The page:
The increases in support for National and the Greens since December put them at their highest ratings since the 2011 election.

The Greens are up 2.3 points to 13.1 per cent and with Labour would muster a combined 42.6 per cent.

New Zealand First is down slightly to 3.6 per cent but leader Winston Peters’ ratings as preferred Prime Minister at 6.5 per cent suggest the party could still top the 5 per cent threshold required to get MPs under MMP without requiring an electorate seat.

Other polls have shown a decline in Labour’s fortunes this year but today’s is the first to have Labour in the 20s since Mr Cunliffe took over the leadership from Mr Shearer in September last year. . .

Polling began on March 6, in the midst of the fallout over his use of trusts for donations.

But it continued through last week when Mr Key condemned minister Judith Collins for her failure to declare a dinner in Beijing with her husband’s business associates. . . .

The last fortnight was dire for Labour and last week wasn’t good for National, but maybe it’s only political tragics who are really interested in these issues.

Mr Key said the poll was a confirmation that a majority of New Zealanders believe the country is heading in the right direction “but clearly there is a lot more work to be done if we are to create the jobs and increase the living standards that New Zealanders want to see”. . . 

Asked if the issue of Mr Cunliffe’s of Ms Collins non-declarations would have affected the poll, he said: “Voters weigh up a great many factors when considering who to support but I continue to believe the strongest motivation is when a political party is focused on the issues that really matter to voters.” . . .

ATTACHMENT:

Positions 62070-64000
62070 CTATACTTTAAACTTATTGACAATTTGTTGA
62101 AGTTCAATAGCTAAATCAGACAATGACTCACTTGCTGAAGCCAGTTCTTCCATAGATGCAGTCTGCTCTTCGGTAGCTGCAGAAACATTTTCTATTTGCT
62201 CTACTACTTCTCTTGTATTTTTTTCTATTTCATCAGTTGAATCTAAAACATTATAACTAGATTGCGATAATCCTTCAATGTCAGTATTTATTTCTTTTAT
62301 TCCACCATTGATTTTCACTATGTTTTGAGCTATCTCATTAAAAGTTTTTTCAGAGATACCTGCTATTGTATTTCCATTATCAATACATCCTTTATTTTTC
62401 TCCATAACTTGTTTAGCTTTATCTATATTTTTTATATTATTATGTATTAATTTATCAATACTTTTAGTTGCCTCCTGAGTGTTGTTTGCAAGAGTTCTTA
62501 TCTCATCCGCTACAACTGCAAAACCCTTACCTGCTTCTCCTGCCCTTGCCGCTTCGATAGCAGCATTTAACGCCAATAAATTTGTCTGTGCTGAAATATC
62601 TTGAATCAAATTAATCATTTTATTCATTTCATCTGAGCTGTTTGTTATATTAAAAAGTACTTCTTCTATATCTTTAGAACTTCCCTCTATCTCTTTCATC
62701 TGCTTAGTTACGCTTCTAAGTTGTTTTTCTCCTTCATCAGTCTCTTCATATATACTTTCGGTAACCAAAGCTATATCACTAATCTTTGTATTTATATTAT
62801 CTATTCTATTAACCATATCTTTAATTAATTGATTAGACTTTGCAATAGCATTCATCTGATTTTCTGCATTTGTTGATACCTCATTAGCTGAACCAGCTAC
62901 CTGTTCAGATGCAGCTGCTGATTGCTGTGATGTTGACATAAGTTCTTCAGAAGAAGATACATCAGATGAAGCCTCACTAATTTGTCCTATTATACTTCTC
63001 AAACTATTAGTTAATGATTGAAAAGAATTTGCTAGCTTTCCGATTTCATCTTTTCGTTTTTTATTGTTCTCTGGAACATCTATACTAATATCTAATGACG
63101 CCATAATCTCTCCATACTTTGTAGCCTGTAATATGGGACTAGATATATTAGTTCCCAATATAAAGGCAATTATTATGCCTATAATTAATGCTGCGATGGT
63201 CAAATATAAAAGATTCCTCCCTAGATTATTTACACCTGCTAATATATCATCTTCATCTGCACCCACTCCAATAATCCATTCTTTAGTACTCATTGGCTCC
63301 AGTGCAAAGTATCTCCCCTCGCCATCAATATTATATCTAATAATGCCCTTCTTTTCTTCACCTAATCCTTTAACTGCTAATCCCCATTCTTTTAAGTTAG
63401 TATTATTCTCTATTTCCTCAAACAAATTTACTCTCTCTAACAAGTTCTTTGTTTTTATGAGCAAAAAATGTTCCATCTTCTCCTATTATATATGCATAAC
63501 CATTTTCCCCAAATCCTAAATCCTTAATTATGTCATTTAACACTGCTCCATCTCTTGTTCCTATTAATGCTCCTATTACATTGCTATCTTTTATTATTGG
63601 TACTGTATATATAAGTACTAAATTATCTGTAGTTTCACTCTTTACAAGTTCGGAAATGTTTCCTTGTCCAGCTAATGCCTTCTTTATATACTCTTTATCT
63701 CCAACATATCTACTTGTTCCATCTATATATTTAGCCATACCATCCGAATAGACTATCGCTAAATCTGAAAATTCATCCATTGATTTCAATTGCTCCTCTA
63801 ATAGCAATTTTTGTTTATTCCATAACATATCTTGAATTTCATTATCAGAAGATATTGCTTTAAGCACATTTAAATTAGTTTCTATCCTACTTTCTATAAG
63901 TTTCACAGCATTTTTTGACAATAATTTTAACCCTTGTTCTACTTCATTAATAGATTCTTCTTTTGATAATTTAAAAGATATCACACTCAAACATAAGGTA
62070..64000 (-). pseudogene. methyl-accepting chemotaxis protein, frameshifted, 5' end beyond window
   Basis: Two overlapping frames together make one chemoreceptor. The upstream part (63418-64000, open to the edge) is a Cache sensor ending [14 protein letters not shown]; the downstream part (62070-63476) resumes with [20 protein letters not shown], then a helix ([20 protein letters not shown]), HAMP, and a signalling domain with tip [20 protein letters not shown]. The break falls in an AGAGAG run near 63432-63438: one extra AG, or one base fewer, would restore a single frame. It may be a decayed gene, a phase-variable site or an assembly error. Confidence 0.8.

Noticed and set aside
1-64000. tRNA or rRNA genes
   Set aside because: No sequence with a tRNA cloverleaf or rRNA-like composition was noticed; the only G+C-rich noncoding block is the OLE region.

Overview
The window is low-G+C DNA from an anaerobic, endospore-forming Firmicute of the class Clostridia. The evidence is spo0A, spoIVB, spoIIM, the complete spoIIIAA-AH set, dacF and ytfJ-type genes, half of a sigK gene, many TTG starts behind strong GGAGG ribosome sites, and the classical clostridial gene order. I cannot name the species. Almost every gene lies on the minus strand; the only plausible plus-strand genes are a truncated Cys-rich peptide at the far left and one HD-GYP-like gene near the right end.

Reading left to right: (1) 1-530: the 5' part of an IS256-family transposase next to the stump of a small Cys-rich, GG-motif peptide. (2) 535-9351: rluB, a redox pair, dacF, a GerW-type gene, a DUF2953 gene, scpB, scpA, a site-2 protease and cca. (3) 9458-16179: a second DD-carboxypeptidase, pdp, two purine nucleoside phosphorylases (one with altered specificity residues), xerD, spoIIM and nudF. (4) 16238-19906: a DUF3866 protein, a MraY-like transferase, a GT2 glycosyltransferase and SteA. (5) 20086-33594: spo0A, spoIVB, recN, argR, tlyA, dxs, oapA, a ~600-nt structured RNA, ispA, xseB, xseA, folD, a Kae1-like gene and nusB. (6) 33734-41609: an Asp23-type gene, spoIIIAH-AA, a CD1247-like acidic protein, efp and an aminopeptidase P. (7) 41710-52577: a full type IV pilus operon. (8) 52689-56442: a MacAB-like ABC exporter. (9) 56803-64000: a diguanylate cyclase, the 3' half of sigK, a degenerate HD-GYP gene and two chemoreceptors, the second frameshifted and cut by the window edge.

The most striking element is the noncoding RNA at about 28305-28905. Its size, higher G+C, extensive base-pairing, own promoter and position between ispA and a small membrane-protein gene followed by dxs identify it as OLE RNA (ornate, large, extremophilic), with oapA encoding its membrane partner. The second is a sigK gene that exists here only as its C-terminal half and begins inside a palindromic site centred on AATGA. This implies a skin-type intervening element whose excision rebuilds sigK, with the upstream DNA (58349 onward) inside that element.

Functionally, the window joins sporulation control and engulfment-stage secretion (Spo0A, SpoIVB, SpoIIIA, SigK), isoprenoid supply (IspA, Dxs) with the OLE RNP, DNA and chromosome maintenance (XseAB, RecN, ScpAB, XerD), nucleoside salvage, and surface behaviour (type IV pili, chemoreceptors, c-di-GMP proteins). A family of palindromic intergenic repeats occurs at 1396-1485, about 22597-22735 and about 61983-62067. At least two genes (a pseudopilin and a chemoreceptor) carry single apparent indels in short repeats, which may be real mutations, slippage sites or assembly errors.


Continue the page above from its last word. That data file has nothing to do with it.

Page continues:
Individual polls bounce around but this one confirms the trend which shows National and its leader are popular, Labour and its leader aren’t.

There’s just six months until the election.

That’s time enough for National to slip a few points and make it difficult to form a coalition.

But it’s not a lot of time for Labour to climb out of the doldrums and convince voters it could offer good governance and stability with the collection of support parties it would need.


Browning not wanted on Green voyage?

March 17, 2014

Paddington Bear had a suitcase labelled wanted on voyage.

The Green Party initial list  shows their agricultural spokesman Steffan Browning is not wanted on their voyage beyond the election.

He was 10 in 2011 and has dropped to 16 in this list.

The party currently has 14 MPs, they’d need a better vote than they got in 2011 if he’s to return to parliament.

1 Turei, Metiria
2 Norman, Russel
3 Hague, Kevin
4 Sage, Eugenie
5 Delahunty, Catherine
6 Hughes, Gareth
7 Graham, Kennedy
8 Genter, Julie Anne
9 Logie, Jan
10 Shaw, James
11 Walker, Holly
12 Clendon, Dave
13 Roche, Denise
14 Mathers, Mojo
15 Davidson, Marama
16 Browning, Steffan
17 Coates, Barry
18 Hart, John
19 McDonald, Jack
20 Leckinger, Richard
21 Rotmann, Sea
22 Moorhouse, David
23 Elley, Jeannette
24 Ruthven, Susanne
25 Perinpanayagam, Umesh
26 Perley, Chris
27 Moore, Teresa
28 Kennedy, Dave
29 Langsbury, Dora
30 Barlow, Aaryn
31 Lawless, Jennifer
32 Woodley, Tane
33 Goldsmith, Rachael
34 Rogers, Daniel
35 Kelcher, John
36 Smithson, Anne-Elise
37 McAll, Malcolm
38 Ferguson, Sam
39 Ford, Chris
40 Hunt, Reuben
41 Wesley, Richard

The 2011 list was:

 
1 TUREI, Metiria
2 NORMAN, Russel
3 HAGUE, Kevin
4 DELAHUNTY, Catherine
5 GRAHAM, Kennedy
6 SAGE, Eugenie Meryl
7 HUGHES, Gareth
8 CLENDON, David
9 LOGIE, Jan
10 BROWNING, Steffan
11 ROCHE, Denise
12 WALKER, Holly
13 GENTER, Julie Anne
14 MATHERS, Mojo
15 SHAW, James
16 HAY, David

Gareth Hughes and Kennedy Graham have swapped places from 2011.

. . . “The list we are releasing today is by no means final. It is just a useful guide for members all over the country to use when making their own personal selection.”

The initial list is put together by delegates and candidates who attended the party’s February candidate conference. Delegates were able to put candidates through their paces and evaluate their performance. The initial list now goes to party members nation-wide to vote on. The Green Party uses STV voting. . . .

The useful guide clearly indicates that Browning wasn’t rated highly by conference goers.

That view will be shared by most farmers who would not want him anywhere near the primary industries portfolio.

Frequent commenter here, Dave Kennedy is at 28.


Left’s jiggery pokery won’t work

March 17, 2014

I find it difficult to understand the headless chookery that’s going on about the very small increase in the official cash rate from a historically low level.